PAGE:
GOP Congressmen Want to Know Why the USAF Gave Democrat Oppo Firm Their Restricted Military Records

AP Photo/Matt Rourke

During the 2022 elections, Jennifer-Ruth Green, the Republican candidate in Indiana’s 1st Congressional District, was locked in a tough contest with the incumbent progressive candidate Frank Mrvan. The district’s makeup is D+7, but Green was an attractive candidate who had aggressively raised money and campaigned.


About a month before the election, Politico reporter Adam Wren wrote a relatively favorable profile of Green. However, in typical Politico fashion, Wren had a bit of a poison pill to add.

Green’s mostly stellar military record took an unexpected hit in early 2010, according to military records. In an evaluation of her performance spanning from March 15, 2009 to Dec. 15, 2009, she received a “does not meet standards” rating in leadership skills, professional qualities, and judgment and decisions. The evaluation centered on “two instances of lacking judgment while deployed; handling your weapon and wandering away while at a [forward operating base].”

In the first case, she was given a letter of counseling for loading her weapon inside a military facility. The second more serious incident occurred in September, according to her military records, when she and a small group of officers visited the national training center. She left the group to climb into a cramped guard tower where Green says an Iraqi serviceman sexually assaulted her by grabbing her breast and exposing himself.

She said she was advised not to report the assault by a staff sergeant, who was also a military equal opportunity representative. He told her that “if American leadership complained to Iraqi leadership, they would continue to see women as liabilities and limit their ability to serve … .”


The documents Wren was using came from Green’s official military personnel file. Those records are exempt from the Freedom of Information Act and only releasable to the veteran, the official next-of-kin, and the request has to be signed. No third party is allowed access to the files unless the veteran hands the records to them.

During the interview, Green says she pleaded with Wren not to publish the details of the sexual assault on her, but you know how that goes if you are conservative, particularly if you are a conservative black woman.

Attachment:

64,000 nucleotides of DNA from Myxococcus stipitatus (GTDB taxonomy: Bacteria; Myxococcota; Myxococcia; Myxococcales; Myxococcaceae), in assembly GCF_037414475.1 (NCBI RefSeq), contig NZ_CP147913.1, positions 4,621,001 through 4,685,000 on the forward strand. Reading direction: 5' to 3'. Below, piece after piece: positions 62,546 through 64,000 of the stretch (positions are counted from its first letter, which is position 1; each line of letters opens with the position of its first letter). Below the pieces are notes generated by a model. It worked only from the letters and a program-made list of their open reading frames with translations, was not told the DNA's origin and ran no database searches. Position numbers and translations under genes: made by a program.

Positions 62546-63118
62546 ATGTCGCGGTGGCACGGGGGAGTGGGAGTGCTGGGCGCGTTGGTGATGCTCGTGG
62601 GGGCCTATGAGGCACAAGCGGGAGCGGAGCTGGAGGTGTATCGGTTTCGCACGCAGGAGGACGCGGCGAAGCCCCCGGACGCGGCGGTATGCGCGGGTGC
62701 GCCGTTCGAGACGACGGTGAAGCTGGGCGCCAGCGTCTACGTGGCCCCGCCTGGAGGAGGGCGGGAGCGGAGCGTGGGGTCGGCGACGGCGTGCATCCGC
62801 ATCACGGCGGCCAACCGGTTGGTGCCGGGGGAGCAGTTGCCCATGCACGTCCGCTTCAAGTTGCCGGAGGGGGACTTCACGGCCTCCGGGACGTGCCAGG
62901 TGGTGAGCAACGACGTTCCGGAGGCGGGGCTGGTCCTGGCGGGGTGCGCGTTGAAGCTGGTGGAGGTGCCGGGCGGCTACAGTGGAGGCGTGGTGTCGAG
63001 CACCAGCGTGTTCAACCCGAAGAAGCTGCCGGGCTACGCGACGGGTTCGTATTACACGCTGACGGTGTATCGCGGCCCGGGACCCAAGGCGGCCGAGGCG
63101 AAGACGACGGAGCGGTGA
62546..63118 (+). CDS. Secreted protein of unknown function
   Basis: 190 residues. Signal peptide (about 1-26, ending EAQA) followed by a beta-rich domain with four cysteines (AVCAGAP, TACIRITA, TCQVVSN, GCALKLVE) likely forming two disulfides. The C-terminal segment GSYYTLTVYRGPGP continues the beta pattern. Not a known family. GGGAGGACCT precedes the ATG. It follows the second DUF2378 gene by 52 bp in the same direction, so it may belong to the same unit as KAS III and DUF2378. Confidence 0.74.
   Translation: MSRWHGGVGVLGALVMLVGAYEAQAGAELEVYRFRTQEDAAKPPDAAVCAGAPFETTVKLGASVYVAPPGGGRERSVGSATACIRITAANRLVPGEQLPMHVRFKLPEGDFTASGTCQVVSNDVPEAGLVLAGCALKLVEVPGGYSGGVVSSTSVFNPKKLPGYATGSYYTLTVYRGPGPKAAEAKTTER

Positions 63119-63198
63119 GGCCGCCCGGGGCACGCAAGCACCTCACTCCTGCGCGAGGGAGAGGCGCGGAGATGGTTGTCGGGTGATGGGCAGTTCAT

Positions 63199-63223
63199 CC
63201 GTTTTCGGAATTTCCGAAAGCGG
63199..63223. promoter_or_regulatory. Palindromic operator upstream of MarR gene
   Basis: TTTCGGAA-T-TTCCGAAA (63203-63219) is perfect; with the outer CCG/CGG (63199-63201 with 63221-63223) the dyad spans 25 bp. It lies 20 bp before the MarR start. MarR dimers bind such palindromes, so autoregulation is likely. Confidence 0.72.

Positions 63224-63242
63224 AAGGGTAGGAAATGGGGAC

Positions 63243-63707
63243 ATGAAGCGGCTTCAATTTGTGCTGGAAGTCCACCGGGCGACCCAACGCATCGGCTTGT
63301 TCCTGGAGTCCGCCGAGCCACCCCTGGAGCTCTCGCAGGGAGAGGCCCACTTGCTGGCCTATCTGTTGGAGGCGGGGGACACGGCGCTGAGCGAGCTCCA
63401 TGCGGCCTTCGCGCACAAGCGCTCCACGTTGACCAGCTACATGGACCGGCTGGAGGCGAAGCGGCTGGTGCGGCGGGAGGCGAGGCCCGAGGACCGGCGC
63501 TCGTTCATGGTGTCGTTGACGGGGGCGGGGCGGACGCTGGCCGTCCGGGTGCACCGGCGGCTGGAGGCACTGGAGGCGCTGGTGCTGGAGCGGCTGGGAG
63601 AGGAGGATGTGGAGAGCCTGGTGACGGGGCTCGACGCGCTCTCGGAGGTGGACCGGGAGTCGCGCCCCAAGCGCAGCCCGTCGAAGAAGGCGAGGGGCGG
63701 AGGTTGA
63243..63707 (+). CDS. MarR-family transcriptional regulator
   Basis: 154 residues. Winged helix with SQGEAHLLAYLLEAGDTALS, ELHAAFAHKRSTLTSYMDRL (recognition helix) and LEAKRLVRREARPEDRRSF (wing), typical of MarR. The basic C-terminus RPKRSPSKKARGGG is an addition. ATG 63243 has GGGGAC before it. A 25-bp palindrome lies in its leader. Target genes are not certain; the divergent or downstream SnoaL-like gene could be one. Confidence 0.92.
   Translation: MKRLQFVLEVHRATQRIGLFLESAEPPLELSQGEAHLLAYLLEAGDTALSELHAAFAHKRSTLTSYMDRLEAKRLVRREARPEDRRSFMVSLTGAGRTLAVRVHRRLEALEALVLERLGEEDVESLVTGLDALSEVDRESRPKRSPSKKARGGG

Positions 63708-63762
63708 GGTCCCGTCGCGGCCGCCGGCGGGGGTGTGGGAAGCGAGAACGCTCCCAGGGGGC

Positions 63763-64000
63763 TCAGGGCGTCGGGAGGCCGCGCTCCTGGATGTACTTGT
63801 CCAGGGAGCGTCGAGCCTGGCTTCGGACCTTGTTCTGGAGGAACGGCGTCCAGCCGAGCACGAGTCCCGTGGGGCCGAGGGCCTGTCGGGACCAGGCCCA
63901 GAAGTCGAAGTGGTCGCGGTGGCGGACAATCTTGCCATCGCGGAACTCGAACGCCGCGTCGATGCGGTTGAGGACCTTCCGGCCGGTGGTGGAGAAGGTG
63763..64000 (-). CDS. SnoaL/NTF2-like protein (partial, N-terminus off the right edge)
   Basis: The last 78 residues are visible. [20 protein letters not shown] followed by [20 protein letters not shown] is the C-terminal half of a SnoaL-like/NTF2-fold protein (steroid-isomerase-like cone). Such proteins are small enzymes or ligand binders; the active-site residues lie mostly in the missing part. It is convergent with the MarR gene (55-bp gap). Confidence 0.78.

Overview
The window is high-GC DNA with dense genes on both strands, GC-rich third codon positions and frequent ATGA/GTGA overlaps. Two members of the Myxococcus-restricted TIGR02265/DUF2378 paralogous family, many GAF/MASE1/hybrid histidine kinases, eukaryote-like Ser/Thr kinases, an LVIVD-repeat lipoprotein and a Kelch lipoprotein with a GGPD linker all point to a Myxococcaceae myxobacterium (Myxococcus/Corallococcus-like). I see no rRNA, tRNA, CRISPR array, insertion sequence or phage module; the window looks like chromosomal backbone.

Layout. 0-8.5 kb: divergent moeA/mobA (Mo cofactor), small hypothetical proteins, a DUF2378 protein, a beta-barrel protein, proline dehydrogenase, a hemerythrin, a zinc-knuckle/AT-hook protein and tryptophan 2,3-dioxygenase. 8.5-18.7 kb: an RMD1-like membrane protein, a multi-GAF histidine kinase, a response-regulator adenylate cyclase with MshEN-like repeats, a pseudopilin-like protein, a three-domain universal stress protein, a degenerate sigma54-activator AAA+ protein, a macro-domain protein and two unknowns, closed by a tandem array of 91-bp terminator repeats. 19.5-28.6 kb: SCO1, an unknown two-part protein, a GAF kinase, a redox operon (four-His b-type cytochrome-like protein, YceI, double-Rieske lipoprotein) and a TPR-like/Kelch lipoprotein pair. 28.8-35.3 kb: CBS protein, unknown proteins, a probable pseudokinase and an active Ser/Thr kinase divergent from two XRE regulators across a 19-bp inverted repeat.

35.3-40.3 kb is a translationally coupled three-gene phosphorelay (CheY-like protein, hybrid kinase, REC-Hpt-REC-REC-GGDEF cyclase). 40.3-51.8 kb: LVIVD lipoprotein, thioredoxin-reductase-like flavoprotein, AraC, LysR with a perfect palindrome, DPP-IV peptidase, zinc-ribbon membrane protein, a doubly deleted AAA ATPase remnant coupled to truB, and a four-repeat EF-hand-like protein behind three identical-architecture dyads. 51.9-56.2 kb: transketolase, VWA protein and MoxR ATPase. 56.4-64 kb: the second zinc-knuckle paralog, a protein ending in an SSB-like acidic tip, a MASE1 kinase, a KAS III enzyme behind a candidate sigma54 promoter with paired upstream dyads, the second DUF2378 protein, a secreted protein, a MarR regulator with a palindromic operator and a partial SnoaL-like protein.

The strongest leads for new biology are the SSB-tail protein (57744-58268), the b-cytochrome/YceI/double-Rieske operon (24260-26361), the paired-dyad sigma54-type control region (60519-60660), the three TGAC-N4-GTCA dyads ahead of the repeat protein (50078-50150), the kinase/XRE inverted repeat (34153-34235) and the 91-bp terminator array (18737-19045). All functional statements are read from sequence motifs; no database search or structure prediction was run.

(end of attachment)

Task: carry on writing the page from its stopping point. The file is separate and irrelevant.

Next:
The USAF investigated and found the scapegoat.

Based on the preliminary findings of an investigation, it appears information from Jennifer-Ruth Green’s service record was released to a third party by a junior individual who didn’t follow proper procedures and obtain required consent

The problem didn’t stop there. Republican Representative Don Bacon, representing Nebraska-02, was recently informed that he was one of 11 people, including Republican Representative Zach Nunn of Iowa-03, who had legally protected information released. And it wasn’t released to just anyone.

USAF Letter to Representative Don Bacon by streiff on Scribd

What I found most interesting was the way this two-star burned down Payton and his company. He knew when he signed this that the letter was going to be made public. This is a man that is really torqued.


We don’t know who the other eight people were, but a possible pattern is developing.

Air Force spokesperson Ann Stefanek said “virtually all” of the 11 unapproved releases were made to the same third party “who represented himself as a background investigator seeking service records for employment purposes.”

The person making the request is named Andrew Payton, who works for a Democrat opposition research group located in Baltimore called Due Diligence Group LLC. Apparently, Payton is something of a whiz at getting around FOIA and, it seems, Privacy Act restrictions. Here he is giving advice on the subject. Unfortunately, Due Diligence LLC has locked its tweets, and Payton’s bio has vanished from its website.

As the DCCC paid Due Diligence $110,000 for its services last year, this isn’t much of a whodunit.

There is no evidence that anything Payton got on Bacon or Nunn was used in the campaign, but that isn’t terribly relevant. He requested their records under pretenses, and he did it several times. The complaints have been forwarded to Merrick Garland’s Department of Justice, but they could really give a flying f*** about what happens to Republican candidates or Supreme Court justices. They have a lot of seditious grannies to round up for jaywalking on January 6.

According to Politico, they have contacted over a dozen GOP House candidates, and none of them have received a similar letter from the Air Force.


The rules concerning the release of military personnel records are pretty straightforward. No one is allowed access to any personally identifiable information. A member of the public is allowed to get what is basically the DD-214 minus the social security number. There are no circumstances where some opposition research goober can get your efficiency reports, letters of reprimand, or other stuff.

Given the volume of requests for this information, squaring this with “gee, we f***ed up,” is damned hard. As Ian Fleming put in the mouth of James Bond in Goldfinger, “Once is happenstance. Twice is coincidence. Three times is enemy action.” If so, then eleven times sounds like a criminal conspiracy.


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